A candid and personal examination of the Philippine comics scene from a social, cultural, economic and business point of view.

Thursday, November 24, 2005

What comics can learn from Reader's Digest

As of May, 2004, Reader's Digest (RD) has been printing 12.4 million copies in the U.S. and is read by 44 million people. Globally, it has a print run of 21 million copies and read in different foreign languages by 100 million readers. RD's revenue from global circulation constitutes 50% of its total trade volume. (Source: Wikipedia)

The Digest's accomplishment of maintaining its million copy circulation for almost a century despite a commensurate and progressive decline in its foreign and local circulation, is a lesson to be valued by print publishers (especially comics publishers) plagued by today's ongoing phenomenon of media demassification.

Since it began in February 5,1922, the Digest's basic format and overall content has not changed. RD's late publisher and founder, Dewitt Wallace, started printing approximately 5,000 copies of RD in his home's basement while recuperating from war injuries. His objective was to include in one issue of his general interest magazine, one article for each day of the month, making sure that each article is of enduring value and interest; its tenor largely pro-American, conservative, and upbeat. Its target marget as a general interest wee booklet size magazine were ALL readers interested in informing and improving themselves, in getting ahead in the world. This target market never left Dewitt Wallace's mind and in the hundreds of notes he made, the following is testament to his focus and vision:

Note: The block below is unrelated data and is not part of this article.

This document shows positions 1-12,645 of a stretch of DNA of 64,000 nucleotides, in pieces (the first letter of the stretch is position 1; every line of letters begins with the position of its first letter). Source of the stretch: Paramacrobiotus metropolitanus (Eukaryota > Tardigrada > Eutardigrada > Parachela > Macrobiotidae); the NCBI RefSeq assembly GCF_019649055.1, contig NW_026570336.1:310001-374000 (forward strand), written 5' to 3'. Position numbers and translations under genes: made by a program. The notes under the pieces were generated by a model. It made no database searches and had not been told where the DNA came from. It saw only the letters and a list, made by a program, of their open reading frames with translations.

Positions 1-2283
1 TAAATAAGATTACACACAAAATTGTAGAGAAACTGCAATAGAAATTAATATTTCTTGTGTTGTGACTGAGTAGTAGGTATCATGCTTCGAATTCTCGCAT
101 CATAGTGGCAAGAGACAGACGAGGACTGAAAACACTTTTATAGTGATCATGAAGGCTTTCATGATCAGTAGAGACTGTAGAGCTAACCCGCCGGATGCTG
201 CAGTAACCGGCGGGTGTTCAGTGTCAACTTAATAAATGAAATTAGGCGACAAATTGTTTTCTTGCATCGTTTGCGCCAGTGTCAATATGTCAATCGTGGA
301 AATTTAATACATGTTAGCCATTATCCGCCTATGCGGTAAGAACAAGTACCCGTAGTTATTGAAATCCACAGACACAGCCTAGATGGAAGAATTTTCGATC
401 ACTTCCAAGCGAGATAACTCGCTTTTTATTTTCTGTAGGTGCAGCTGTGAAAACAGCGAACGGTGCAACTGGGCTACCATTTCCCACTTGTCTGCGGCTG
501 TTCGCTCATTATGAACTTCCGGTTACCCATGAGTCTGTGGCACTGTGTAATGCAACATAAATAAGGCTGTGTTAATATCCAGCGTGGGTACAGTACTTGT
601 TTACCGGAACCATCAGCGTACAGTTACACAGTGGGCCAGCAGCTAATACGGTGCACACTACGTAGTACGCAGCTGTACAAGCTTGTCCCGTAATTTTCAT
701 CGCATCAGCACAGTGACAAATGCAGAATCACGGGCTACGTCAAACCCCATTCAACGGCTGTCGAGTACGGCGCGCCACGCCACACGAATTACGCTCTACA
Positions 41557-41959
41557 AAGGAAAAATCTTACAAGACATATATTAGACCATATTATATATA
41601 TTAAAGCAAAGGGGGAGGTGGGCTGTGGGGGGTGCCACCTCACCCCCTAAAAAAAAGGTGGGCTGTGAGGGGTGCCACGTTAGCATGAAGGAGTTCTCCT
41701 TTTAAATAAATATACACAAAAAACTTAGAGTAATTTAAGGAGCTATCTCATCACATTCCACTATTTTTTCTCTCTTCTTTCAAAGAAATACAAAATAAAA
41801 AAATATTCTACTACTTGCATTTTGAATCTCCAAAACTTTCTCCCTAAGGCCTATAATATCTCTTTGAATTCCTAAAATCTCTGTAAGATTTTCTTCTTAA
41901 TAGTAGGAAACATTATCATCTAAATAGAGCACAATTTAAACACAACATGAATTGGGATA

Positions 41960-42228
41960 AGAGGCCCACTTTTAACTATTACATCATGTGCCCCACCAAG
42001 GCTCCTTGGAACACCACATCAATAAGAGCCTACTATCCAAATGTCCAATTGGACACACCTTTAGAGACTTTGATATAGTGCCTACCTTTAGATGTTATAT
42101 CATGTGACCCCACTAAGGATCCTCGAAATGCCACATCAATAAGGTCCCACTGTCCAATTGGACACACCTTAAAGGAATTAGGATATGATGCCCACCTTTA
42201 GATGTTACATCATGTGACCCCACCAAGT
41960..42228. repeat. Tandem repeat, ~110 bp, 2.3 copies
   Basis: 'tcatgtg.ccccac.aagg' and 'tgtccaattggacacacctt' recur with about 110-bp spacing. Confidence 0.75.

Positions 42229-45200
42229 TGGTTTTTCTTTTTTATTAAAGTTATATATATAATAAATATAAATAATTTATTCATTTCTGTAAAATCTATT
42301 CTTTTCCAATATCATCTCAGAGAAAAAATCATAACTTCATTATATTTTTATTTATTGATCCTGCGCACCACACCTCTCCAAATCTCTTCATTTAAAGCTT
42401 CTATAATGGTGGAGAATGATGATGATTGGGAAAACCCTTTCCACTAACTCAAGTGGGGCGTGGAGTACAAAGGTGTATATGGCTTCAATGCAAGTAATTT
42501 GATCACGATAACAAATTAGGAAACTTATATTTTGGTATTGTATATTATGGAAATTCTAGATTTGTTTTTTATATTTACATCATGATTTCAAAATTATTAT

"Printed Matter: Never fear, there is a strong undercurrent of desire for knowledge. Supply it and every dollar's worth of printed matter will come home to roost."

To this day, we still see the same sections of the Digest intact: laughter the best medicine, moralistic tales or articles compatible with the judeo-christian belief, political articles that favor conservative Republican philosophy, medical or health articles, human interest and survival stories, short biographies, articles on family relationships, and of course the standard condensation of popular books and bestsellers.